Serbia Then & Now
Amy Nickerson | September 2014
“I’ll tell you who I think God is,” Ljubisa, a young man in his late teens, said as he and missionary, Steve Brown discussed the evening program at an English camp in Serbia last summer.
“Our village has two Serbian Orthodox priests,” he continued. “On our village’s saint day, these two priests came to the intersection, we only have two main streets, and one was supposed to go to the right and one to the left. They would bless each house on the saint day and each house would pay the priest. Well, one street had more money than the other, so the two priests got into a fistfight, got arrested, and made national news.”
The teen looked Steve in the eyes. “If that’s who God is, I want nothing to do with him, but if there’s something else, tell me.”
The hope and openness in this conversation is only a small glimpse into what JV Serbia sees God changing in their country today. Bojan Ostojic, the country leader, describes it excitedly, “God is moving. Sometimes you feel the barrier there and other times you just feel open roads. We are feeling a lot of open road lately.”
Not long ago, these conversations were scarce.
Ministry in Serbia is not easy, and it never has been.
As I, along with some others on JV’s communications team, recently crossed from Croatia into Serbia to visit a camp, it was like I could see time shift. The Westernization of many other JV countries is not felt in the same way here. I was immediately transported back to my childhood in Poland and the days when you could still easily point out the direct effects of communism.
If this is Serbia in 2014, I can only imagine what it must have been like when JV began partnering with youth leaders in Serbia back in the year 2000.
When Steve and Tanja Brown joined JV in 2006, the team was still very underdeveloped. In fact, one Serbian man made up its entirety. The Browns came to help him develop what was already happening and bring order to what hadn’t been organized before.
At the time, Serbia was incredibly closed spiritually. Of the eight million people living in Serbia, around 85% were Serbian Orthodox because that was their national heritage before communism. Anyone identifying as something else was considered a traitor.
Bojan describes the situation saying, “A lot of baggage comes with the word ‘church.’ There is a great deal of prejudice against Evangelical churches in Serbia. They are perceived more as organizations that you join and become a member of, than as a living body of Christ or something that is beyond anything earthly.”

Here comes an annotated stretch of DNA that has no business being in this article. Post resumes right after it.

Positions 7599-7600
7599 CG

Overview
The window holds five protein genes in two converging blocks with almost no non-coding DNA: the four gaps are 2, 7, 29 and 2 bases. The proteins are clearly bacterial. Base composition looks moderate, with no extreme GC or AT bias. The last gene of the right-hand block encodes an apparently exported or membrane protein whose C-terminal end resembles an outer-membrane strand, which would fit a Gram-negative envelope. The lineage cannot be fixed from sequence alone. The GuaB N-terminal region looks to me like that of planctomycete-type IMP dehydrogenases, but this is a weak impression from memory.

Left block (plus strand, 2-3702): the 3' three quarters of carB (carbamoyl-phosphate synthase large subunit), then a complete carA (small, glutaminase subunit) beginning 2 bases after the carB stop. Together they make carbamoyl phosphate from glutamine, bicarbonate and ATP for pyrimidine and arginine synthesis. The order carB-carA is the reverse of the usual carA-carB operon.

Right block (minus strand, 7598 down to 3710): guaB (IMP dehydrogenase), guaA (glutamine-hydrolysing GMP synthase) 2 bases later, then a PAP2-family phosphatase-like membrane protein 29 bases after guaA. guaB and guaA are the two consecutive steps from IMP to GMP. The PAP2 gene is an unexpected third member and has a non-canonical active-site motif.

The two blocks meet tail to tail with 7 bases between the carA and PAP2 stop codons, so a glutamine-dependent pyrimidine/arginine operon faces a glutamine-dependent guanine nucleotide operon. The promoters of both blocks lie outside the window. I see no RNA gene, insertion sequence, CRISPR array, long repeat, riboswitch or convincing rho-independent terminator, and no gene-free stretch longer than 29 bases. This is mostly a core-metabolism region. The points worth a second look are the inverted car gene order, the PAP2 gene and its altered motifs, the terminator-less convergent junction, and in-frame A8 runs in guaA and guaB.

This being the case, there is a lot of distrust. Steve says, “People use the word ‘sect’ or ‘cult’. On a list, Serbs put Baptists and Satanists side by side. That’s how they viewed us eight years ago. If you would say anything about God, there would almost instantly be a negative reaction.”
Steve says that moving things forward in ministry back then was also difficult because, “having tried a lot of things in the past that failed, the culture had the mentality of ‘why even try?’ So, from the beginning we were fighting an uphill battle.”
Although the process has been slow, Steve and Bojan believe the culture is changing.
When asked why, Steve responds: “I think there’s a hopelessness in Serbia that has been here since the fall of communism. But the youth we’re working with today weren’t even around during the Civil War. They were babies, most of them, during the NATO bombings. They don’t know the hardships. They don’t know the junk that’s happened in the past.”
“So they hear all the hopelessness, and I think they’re looking out to the rest of the world, saying ‘why should we be hopeless?’ They’re looking for something. They look for hope in the wrong places, but they’re looking for it. Eight years ago, I didn’t see people looking.”
To help people find true hope, the JV Serbia team now has five members, four of whom are nationals. Each is serving faithfully in their local churches, one even pastoring a new church plant.
This summer, the team led three Evangelistic English camps for Serbian youth, partnering with local churches, including a new one they hadn’t worked with before.
As fall is officially here, Steve says they face the challenge of regrouping to figure out what direction God is wanting them to move in and with which key churches they should be partnering in the coming months.
Whatever this may look like, it is clear to Bojan that “discipleship needs to be a priority.” Through follow-up with students from camp and focusing on investing in small groups of leaders, Bojan prays the JV team will impact the masses like Jesus did when he discipled the 12.
“My hope is that in the future we will have a generation of young leaders who can trace back their DNA to Josiah Venture in Serbia. That it would be something that can be recognized and Christ-like. That we would have that kind of influence on the country.”
This is already happening today. With more students open to hearing the Gospel, God is using the JV team to change the lives of people like Ljubisa, who prayed to receive Christ at the end of camp last year and spent this year meeting weekly with Steve to study Scripture.
Please pray that God would continue to move mightily in Serbia as the team walks alongside young leaders to help change people’s views of church and offer the hope of Christ.